This post originally appeared on the Dashing Duchesses. For more information about resurrection men, fencing stolen goods, and various other unsavory things, check out my Pinterest board.
Thank you so much to Darcy for inviting me to come back to the Duchesses! It’s always fun to be here.
When writing my debut novel A Dangerous Invitation, I did a lot of research into the rookeries that existed in 1830’s London. A rookery, derived from the word “rook” which means to steal, is a poorer area where crime and vice flourished. Because of the architectural layout of London, these pockets often occurred right in between the middle class and upper class areas of the ton. Stories of aristocrats and travelers wandering onto the wrong street and being accosted by footpads are not that far off from fact. If you didn’t know how to conduct yourself accordingly, you definitely didn’t want to end up in a rookery, for fear you’d lose more than just your purse. These areas were hotbeds of illegal activity, hosting anywhere from housebreakers (ken crackers), pickpockets (files), and ark ruffians (men who would murder and then toss the bodies of their victims into the Thames).
Of course, some people lived in the rookeries simply because they couldn’t afford to live anywhere else. You’d have six people crowded into one room in a crumbling tenement house. But to the aristocracy, who lived in stately manors and didn’t often concern themselves with the poor, these people didn’t exist. They were to be forgotten about, condemned for their origins and the crime they eventually turned to. With little other options, the children were often raised to steal from birth.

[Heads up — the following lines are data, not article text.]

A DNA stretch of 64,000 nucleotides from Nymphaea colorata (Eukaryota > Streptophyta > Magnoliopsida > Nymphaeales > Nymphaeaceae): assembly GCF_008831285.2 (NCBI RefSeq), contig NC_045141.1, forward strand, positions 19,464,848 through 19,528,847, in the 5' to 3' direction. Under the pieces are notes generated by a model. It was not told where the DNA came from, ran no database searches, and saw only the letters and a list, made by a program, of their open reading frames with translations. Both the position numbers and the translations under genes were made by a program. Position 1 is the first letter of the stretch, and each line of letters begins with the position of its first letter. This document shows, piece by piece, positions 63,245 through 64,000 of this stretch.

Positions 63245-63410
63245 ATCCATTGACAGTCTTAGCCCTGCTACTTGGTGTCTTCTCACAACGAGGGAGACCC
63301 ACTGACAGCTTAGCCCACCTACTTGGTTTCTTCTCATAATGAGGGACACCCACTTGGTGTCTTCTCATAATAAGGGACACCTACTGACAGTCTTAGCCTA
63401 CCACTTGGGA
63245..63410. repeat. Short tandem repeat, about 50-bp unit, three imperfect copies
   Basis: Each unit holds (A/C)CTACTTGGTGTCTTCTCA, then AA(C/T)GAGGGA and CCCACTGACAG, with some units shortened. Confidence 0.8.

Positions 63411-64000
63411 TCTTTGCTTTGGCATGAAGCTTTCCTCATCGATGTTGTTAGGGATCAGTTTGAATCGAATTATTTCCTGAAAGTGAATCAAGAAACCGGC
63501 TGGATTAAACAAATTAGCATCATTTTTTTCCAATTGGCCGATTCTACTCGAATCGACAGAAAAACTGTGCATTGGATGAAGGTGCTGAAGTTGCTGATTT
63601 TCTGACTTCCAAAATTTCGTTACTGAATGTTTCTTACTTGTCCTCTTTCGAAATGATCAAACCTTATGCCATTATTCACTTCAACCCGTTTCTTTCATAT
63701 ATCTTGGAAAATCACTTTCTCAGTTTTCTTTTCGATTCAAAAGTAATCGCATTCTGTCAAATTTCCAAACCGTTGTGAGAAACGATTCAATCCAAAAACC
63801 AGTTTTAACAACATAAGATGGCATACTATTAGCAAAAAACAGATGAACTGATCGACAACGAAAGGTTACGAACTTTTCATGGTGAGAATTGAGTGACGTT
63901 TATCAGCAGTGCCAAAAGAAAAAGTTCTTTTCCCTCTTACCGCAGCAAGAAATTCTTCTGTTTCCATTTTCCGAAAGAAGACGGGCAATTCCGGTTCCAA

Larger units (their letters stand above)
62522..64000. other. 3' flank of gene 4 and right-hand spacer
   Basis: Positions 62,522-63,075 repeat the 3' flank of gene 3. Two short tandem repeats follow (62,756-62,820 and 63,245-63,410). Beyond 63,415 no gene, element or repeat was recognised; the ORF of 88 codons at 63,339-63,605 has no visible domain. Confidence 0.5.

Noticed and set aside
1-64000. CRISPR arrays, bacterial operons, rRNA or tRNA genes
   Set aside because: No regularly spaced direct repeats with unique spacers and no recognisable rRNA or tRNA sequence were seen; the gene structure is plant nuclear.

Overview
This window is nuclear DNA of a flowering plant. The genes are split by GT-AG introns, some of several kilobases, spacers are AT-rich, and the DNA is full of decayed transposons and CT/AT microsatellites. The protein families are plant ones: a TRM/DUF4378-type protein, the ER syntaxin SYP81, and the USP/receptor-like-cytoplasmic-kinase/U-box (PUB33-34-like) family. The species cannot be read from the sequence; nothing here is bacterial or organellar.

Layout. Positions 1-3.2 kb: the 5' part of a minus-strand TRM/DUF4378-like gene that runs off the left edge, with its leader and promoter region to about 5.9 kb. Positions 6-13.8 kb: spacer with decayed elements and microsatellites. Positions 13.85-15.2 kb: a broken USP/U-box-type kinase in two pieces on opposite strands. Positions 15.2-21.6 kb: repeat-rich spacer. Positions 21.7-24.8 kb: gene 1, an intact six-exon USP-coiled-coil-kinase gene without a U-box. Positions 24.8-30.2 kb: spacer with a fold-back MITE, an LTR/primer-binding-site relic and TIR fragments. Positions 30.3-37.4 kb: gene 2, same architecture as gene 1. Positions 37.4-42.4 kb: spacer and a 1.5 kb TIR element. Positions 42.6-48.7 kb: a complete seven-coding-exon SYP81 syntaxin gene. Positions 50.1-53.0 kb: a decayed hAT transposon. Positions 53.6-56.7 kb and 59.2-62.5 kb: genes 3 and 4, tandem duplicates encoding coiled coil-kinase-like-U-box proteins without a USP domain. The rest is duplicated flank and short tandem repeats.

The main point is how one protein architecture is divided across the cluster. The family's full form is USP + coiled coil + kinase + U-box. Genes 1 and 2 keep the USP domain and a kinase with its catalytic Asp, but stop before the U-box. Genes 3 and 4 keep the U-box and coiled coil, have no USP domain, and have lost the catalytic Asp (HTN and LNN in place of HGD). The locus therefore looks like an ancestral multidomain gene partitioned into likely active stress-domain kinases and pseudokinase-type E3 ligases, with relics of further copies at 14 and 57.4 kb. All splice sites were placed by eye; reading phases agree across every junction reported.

While all of this sounds wretched, there were parts of living in the rookeries that could give one hope. The simple triumph of the human soul over adversity. The bonds formed between thieves—often, they became like family to each other, as I show later in my Rookery Rogues series with the Chapman Street gang I’ve invented (though Chapman Street is indeed a real street in Ratcliffe). My heroine Kate’s best friend has associations with Chapman Street, and because of those connections, Kate is able to get a few goods received in that she wouldn’t otherwise have had.
You see, the heroine of A Dangerous Invitation is a fence for stolen goods. When her father’s shipping company went bankrupt after his death, Kate Morgan was stripped of the upper middle class life she’d had. She had no money, no living connections, and no one wanted to associate with her because of the infamy surrounding her betrothed’s arrest for murder and subsequent escape from London, and her father’s business failure. With nowhere to turn, Kate finds herself in the Ratcliffe rookery, which was located near Wapping and the London Docks. Kate spent her youth cataloguing her father’s imported inventory, and so she uses that knowledge to set herself up as a fence. She takes in goods the thieves need to resell quickly and anonymously, and she then turns over those goods for her own profit.
It’s not a particularly lucrative existence when compared with her former, but it affords Kate a certain amount of independence. After two and a half years of living in Ratcliffe, she knows the back alleys to take to afford the newly formed Metropolitan Police (debuting in 1829). She’s learned to pick locks and how to shoot with shocking accuracy. She can go into the flash houses, dens where thieves congregate, and she sits in the public house with little censor because she’s already so far removed from her middle class origins.
When Kate’s past betrothed, Daniel O’Reilly, returns to regain her heart and prove his innocence in the murder he was accused of three years prior, she thinks she must choose between her new independent life and the old one she had.
But as she learns, love isn’t about choosing—it’s about an acceptance of your identity, whether you’re a fence for stolen goods or an alcoholic struggling to remain sober.